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The Online Etymology Dictionary is a free online dictionary written and compiled by Douglas Harper that describes the origins of English-language words.
A dictionary, sometimes known as a wordbook, is a collection of words in one or more specific languages, often arranged alphabetically, which may include information on definitions, usage, etymologies, pronunciations, translation, etc. or a book of words in one language with their equivalents in another, sometimes known as a lexicon. It is a lexicographical reference that shows inter-relationships among the data.
Etymology is the study of the history of words. By extension, the term "the etymology " means the origin of the particular word and for place names, there is a specific term, toponymy.
Douglas Harper compiled the etymology dictionary to record the history and evolution of more than 30,000 words, including slang and technical terms.The core body of its etymology information stems from Ernest Weekley's An Etymological Dictionary of Modern English (1921). Other sources include the Middle English Dictionary and the Barnhart Dictionary of Etymology (by Robert Barnhart and others), although the sources for each entry are not stated. In producing his large dictionary, Harper says that he is essentially and for the most part a compiler, an evaluator of etymology reports which others have made. Harper works as a Copy editor/Page designer for LNP Media Group.
Ernest Weekley was a British philologist, best known as the author of a number of works on etymology. His An Etymological Dictionary of Modern English (1921) has been cited as a source by most authors of similar books over the 90 years since it was published. From 1898 to 1938, he was Professor of Modern Languages at the University of Nottingham.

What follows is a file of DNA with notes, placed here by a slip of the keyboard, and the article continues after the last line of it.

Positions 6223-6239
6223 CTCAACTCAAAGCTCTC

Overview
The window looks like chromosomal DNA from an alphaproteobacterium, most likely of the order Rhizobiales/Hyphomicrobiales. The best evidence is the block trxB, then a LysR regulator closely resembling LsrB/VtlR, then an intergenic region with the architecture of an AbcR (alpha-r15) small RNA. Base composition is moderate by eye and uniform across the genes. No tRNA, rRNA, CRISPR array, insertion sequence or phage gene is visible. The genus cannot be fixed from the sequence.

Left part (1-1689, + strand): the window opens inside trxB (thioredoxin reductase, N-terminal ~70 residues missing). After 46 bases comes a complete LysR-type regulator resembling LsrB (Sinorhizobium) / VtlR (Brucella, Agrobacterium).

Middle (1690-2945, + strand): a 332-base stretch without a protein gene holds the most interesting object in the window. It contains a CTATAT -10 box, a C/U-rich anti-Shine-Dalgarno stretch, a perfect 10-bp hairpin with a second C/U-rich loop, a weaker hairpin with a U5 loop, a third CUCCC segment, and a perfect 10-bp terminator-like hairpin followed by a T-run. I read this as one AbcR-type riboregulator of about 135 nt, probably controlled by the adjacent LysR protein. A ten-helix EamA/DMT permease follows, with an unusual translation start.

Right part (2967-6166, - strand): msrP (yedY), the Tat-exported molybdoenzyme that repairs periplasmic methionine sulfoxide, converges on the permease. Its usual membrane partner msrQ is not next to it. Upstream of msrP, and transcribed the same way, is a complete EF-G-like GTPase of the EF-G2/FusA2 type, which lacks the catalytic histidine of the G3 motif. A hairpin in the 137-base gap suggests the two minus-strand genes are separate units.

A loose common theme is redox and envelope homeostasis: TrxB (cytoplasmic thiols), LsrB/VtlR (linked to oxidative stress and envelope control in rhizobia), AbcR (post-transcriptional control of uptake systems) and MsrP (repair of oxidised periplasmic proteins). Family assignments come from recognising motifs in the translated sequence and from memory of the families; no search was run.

The Middle English Dictionary is a dictionary of Middle English published by the University of Michigan. "Its 15,000 pages offer a comprehensive analysis of lexicon and usage for the period 1100-1500, based on the analysis of a collection of over three million citation slips, the largest collection of this kind available."
Robert K. Barnhart was an American lexicographer and editor of various specialized dictionaries. He was co-editor, with his father Clarence Barnhart, on some editions of the Thorndike-Barnhart dictionaries and The World Book Dictionary. With his father and Sol Steinmetz, he edited the three volumes of The Barnhart Dictionary of New English.
As of June 2015, there were nearly 50,000 entries in the dictionary.
The Online Etymology Dictionary has been referenced by Oxford University's "Arts and Humanities Community Resource" catalog as "an excellent tool for those seeking the origins of words"and cited in the Chicago Tribune as one of the "best resources for finding just the right word". It is cited in academic work as a useful, though not definitive, reference for etymology. In addition, it has been used as a data source for quantitative scholarly research.
The Chicago Tribune is a daily newspaper based in Chicago, Illinois, United States, owned by Tribune Publishing. Founded in 1847, and formerly self-styled as the "World's Greatest Newspaper", it remains the most-read daily newspaper of the Chicago metropolitan area and the Great Lakes region. It is the eighth-largest newspaper in the United States by circulation.